Two visitors from the Regional Municipality of Durham, one of five regional governments in the greater Toronto area, led a discussion with the Metro Council on Thursday about their experiences pursuing and starting up a waste-to-energy facility for dealing with the garbage collected from within their jurisdiction.
Mirka Januszkiewicz, the director of waste management services for the Durham government, and Gioseph Anello, Durham’s manager of waste planning and technical services, shared their perspectives, experiences and lessons learned in establishing the Durham York Energy Centre, which began full commercial operations last February. This facility is jointly owned by the Durham and York regional governments and operated by Covanta Energy, the owner and operator of a similar facility in Marion County. Metro is considering sending a portion of the greater Portland area’s garbage to the Marion County facility after 2019.
Januszkiewicz made it clear at the outset of her presentation that she was not endorsing or recommending waste-to-energy for the greater Portland area, but merely sharing what led the Durham elected council to choose this as an option.
“You have to decide for yourself what is the best waste management system for your community,” she told the Council.
Prior to building the waste-to-energy facility, Durham sent much of its waste to landfills, just as the Portland area does today. There were, at one point, seven landfills in the Durham region that closed over time, and the regional municipality established that no new landfills would be built within the Durham region, an area of 2,537 square kilometers east of Toronto with a population of around 650,000.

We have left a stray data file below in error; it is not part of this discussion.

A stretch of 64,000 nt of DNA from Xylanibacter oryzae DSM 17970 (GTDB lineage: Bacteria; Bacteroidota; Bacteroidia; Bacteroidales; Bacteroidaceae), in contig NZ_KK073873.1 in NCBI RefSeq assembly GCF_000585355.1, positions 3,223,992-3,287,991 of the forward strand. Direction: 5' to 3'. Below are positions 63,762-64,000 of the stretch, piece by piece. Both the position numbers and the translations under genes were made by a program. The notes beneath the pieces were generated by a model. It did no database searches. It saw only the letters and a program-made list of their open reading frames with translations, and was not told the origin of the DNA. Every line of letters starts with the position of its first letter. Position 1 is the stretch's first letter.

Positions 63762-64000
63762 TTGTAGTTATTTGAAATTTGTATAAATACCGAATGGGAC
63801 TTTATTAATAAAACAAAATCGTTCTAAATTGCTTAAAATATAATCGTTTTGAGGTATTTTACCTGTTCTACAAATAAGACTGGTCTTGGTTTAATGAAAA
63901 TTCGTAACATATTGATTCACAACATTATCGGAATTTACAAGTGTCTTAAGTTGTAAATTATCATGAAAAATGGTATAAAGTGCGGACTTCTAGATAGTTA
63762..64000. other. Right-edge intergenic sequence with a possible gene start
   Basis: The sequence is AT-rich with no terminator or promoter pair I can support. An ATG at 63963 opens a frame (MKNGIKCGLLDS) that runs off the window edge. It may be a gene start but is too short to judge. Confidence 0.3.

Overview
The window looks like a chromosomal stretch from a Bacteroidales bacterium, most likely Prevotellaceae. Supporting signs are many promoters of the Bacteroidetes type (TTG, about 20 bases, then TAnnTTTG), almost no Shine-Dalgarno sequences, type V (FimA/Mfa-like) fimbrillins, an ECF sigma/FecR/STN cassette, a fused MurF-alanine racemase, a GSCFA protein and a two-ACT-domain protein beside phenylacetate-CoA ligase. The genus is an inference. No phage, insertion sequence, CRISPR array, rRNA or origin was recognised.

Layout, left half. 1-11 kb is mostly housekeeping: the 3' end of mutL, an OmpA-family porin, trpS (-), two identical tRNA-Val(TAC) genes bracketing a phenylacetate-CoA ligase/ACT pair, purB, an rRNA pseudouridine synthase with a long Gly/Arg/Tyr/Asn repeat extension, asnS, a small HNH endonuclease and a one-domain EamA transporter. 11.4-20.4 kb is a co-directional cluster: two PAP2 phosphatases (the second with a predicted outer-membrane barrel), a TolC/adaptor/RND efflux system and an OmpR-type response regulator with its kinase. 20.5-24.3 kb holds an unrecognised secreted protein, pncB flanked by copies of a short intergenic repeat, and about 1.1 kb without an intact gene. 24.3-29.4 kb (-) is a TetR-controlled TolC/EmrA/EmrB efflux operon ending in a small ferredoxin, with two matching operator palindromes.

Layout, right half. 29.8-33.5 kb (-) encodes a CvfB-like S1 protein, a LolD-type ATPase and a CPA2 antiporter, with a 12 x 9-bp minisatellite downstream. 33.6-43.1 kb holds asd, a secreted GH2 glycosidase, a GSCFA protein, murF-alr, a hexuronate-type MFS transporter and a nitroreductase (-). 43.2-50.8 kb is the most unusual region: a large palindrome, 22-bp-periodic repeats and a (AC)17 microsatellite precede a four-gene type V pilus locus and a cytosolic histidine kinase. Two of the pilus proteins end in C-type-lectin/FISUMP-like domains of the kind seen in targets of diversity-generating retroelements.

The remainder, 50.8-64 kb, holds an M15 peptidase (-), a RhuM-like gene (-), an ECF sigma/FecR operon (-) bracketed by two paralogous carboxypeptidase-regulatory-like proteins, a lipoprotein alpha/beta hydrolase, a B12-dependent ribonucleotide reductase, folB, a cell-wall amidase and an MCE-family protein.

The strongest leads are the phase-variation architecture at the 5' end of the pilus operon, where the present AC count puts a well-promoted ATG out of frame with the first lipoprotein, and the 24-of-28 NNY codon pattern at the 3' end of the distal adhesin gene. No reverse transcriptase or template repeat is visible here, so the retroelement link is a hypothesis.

Durham entered into an arrangement with a landfill in Michigan to send its waste there. However, after two years, according to Januszkiewicz, Michigan prohibited Canadian garbage from being disposed in its landfills and other alternatives were needed, so discussions around a waste-to-energy facility began. Januszkiewicz noted that any new facility needed to protect human health and the environment, meet very stringent regulatory limits on emissions, make economic sense and not detract from the Durham region’s goals to divert 70 percent of its waste through recycling, reuse, composting and other waste prevention efforts.
Anello discussed the lengthy process it took – more than 11 years, starting with the first environmental study in 2005 – to build and begin operating the waste-to-energy facility. An early step was a health and environmental risk assessment. The assessment, which cost $15 million to conduct, was peer-reviewed by three independent consultants who agreed with the findings that a waste-to-energy facility for the Durham region would not pose unacceptable risks to human health or the environment. Anello noted that emissions test results and environmental monitoring reports are available on the Durham York Energy Centre’s website.
Metro councilors asked the visiting guests about the political will necessary to build a waste-to-energy plant. Councilor Kathryn Harrington, who will be leaving office after 2018 due to term limits, asked about how newly elected officials in the Durham regional government were kept engaged and supportive through the multi-year effort. Januszkiewicz mentioned that there were four municipal elections held during the 11 years it took to get the facility built, and that it was the Durham municipality’s elected chair who championed the project. “A champion at the Council is essential,” she noted.
Councilor Bob Stacey inquired about the rigor and frequency of the environmental testing at the Durham York facility. Januszkiewicz noted that the Durham municipality’s staff completes its own frequent testing of the facility’s emissions and environmental performance, often at considerable expense, “but it’s worth it. If you don’t have the trust of the public, none of your system is going to work.”
Metro is considering a potential arrangement with Covanta to send as much as 200,000 tons of garbage per year – about 20 percent of the total garbage generated in the Portland area after recycling, composting and recovery efforts – to the Covanta Marion facility in Brooks which, since 1987, has been burning nearly all of Marion County’s garbage to create electricity. Until the end of 2019, Metro is obligated to send 90 percent of the region’s landfill-bound garbage to landfills owned by Waste Management. The upcoming end of that contract provides Metro an opportunity to look at possible alternatives, including other landfills in Oregon and Washington.